We use WooCommerce and a customized version of the WooCommerce Software Subscriptions plugin to run our plugins store. The purpose of this query is to get all subscriptions for a customer where we know their customer number. WooCommerce has a somewhat complex data model, in that even though an order is stored as a custom post type, the id of the customer (for stores where each customer gets a WordPress user created for them) is not stored as the post_author, but instead as a piece of post meta data. There are also a couple of joins to custom tables created by the software subscriptions plugin. Let’s dive in to understand the query more.

MySQL is your Friend

MySQL has a handy statement DESCRIBE which can be used to output information about a table’s structure such as its columns, data types, defaults. So if you execute DESCRIBE wp_postmeta; you will see the following results:

Field Type Null Key Default Extra meta_id bigint(20) unsigned NO PRI NULL auto_increment post_id bigint(20) unsigned NO MUL 0 meta_key varchar(255) YES MUL NULL meta_value longtext YES NULL

That’s cool, but you may already know about it. But did you know that the DESCRIBE statement prefix can actually be used on SELECT, INSERT, UPDATE, REPLACE and DELETE statements? This is more commonly known by its synonym EXPLAIN and will give us detailed information about how the statement will be executed.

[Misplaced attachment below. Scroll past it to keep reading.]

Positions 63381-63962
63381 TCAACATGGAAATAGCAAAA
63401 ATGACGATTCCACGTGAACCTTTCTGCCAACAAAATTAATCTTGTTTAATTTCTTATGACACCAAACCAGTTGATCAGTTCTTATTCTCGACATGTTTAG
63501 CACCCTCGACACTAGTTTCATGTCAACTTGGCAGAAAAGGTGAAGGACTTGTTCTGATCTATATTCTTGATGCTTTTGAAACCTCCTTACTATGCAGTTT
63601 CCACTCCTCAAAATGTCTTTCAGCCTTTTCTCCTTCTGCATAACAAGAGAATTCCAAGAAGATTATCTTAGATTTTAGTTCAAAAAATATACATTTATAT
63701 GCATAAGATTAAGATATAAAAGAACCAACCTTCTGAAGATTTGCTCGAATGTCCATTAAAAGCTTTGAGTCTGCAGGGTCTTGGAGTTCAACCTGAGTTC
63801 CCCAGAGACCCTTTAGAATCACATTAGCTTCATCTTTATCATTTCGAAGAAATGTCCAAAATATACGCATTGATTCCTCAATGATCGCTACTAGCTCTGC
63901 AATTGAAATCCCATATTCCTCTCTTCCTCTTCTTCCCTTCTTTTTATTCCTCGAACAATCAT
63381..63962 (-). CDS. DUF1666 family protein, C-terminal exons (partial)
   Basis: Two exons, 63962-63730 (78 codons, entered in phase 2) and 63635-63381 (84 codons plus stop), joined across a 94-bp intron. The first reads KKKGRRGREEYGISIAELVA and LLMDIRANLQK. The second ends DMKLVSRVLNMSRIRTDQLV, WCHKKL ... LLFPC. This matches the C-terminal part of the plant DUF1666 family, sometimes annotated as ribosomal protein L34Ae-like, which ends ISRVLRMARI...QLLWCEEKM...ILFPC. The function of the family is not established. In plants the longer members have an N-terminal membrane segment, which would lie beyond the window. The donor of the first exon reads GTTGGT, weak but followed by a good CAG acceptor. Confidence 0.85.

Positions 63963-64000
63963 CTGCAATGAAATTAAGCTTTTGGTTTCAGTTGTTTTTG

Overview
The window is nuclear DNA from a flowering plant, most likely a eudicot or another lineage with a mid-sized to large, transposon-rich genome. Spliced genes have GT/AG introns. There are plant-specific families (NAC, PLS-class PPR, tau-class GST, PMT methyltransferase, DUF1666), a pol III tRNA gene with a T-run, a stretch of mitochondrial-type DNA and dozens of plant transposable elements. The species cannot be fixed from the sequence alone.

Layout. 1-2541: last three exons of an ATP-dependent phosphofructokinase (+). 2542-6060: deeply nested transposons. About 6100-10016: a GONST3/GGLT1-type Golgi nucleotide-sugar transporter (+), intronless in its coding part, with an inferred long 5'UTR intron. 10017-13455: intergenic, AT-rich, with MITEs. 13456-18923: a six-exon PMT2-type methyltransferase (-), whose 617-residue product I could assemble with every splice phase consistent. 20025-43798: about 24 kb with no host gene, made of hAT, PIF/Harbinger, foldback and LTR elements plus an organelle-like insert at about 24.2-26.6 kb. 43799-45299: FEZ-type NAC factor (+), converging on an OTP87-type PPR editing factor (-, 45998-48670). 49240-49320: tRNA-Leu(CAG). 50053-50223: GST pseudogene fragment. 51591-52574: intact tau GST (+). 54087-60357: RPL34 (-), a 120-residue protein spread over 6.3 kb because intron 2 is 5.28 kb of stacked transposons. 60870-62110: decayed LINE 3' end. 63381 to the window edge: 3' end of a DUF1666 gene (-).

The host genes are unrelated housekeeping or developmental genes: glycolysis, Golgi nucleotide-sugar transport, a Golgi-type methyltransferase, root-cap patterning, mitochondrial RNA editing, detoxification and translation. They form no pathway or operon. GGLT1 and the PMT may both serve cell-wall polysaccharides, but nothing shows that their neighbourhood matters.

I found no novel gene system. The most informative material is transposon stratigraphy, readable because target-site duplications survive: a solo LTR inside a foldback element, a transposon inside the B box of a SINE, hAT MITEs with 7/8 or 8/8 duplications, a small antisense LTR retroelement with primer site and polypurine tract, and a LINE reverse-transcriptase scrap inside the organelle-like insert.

Here are the results for our slow query:

id select_type table type possible_keys key key_len ref rows Extra 1 SIMPLE pm2 ref meta_key meta_key 576 const 28 Using where; Using temporary; Using filesort 1 SIMPLE pm ref post_id,meta_key meta_key 576 const 37456 Using where 1 SIMPLE p eq_ref PRIMARY,type_status_date PRIMARY 8 1 Using where 1 SIMPLE l ref PRIMARY,order_id order_id 8 1 Using index condition; Using where 1 SIMPLE s eq_ref PRIMARY PRIMARY 8 deliciousbrainsdev.l.key_id 1 NULL

At first glance, this isn’t very easy to interpret. Luckily the folks over at SitePoint have put together a comprehensive guide to understanding the statement.

The most important column is type, which describes how the tables are joined. If you see ALL then that means MySQL is reading the whole table from disk, increasing I/O rates and putting load on the CPU. This is know as a “full table scan” (more on that later).

The rows column is also a good indication of what MySQL is having to do, as this shows how many rows it has looked in to find a result.